Evangelicals try to win back New England

Slate had a piece today by Ruth Graham about efforts to plant evangelical churches in New England, which Graham calls “the most proudly and profoundly secular region in America.” She opens with the following anecdote:

The pastor of a small church in rural Vermont is not the kind of guy you’d expect to speak with a slow North Carolina drawl. But Lyandon Warren felt a calling to New England ever since he heard a speaker in his college Christian Studies program explain that less than 3 percent of the region’s population is evangelical Christians. By his denomination’s definition, those numbers indicate an “unreached people group”—a whole population without a viable Christian community. “My heart was opened,” he says. “To be a foot-soldier on that battleground is a joy and a privilege.”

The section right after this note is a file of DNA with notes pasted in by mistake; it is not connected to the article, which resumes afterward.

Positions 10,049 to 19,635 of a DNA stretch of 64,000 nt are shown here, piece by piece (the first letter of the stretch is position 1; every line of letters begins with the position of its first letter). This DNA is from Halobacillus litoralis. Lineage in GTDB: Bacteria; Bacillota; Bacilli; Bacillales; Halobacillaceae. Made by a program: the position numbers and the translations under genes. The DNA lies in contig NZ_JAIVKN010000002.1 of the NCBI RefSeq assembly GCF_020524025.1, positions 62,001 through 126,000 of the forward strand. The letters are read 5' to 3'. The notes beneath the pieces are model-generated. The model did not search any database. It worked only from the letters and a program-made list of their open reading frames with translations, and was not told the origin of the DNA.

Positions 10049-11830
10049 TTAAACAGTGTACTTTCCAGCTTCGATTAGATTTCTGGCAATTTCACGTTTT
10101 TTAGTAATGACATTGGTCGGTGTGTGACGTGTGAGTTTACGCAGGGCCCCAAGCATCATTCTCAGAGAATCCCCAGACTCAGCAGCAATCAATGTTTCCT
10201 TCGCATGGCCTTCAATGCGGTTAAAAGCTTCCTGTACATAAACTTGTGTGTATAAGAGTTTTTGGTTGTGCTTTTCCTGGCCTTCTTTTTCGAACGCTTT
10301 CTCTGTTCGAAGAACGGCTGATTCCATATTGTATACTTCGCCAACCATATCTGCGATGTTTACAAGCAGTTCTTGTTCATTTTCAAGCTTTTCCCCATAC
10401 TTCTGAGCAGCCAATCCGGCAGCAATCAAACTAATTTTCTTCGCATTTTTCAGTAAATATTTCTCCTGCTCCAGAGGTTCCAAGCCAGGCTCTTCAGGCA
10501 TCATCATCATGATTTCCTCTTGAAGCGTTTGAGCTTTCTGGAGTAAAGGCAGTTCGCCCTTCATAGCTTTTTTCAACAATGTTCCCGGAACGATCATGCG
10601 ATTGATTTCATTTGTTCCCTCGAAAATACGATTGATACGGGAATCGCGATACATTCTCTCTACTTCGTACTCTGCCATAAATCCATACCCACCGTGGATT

In 2006, Warren moved to Vermont to open a new Baptist church in a town whose last church had closed its doors the year before due to lack of attendance. His congregation, which meets in the closed church’s old white clapboard building, grew slowly but steadily, and in early September, Warren opened up a second new church in a nearby town. Similar churches have sprung up throughout the region: New England has become a mission field, and there are seeds of a revival sprouting.

In her story, Graham links to this post by Collin Hansen about a regional Gospel Coalition conference held in Boston, and one of the people connected to this, Presbyterian minister Stephen Um, is a major figure in Graham’s story.

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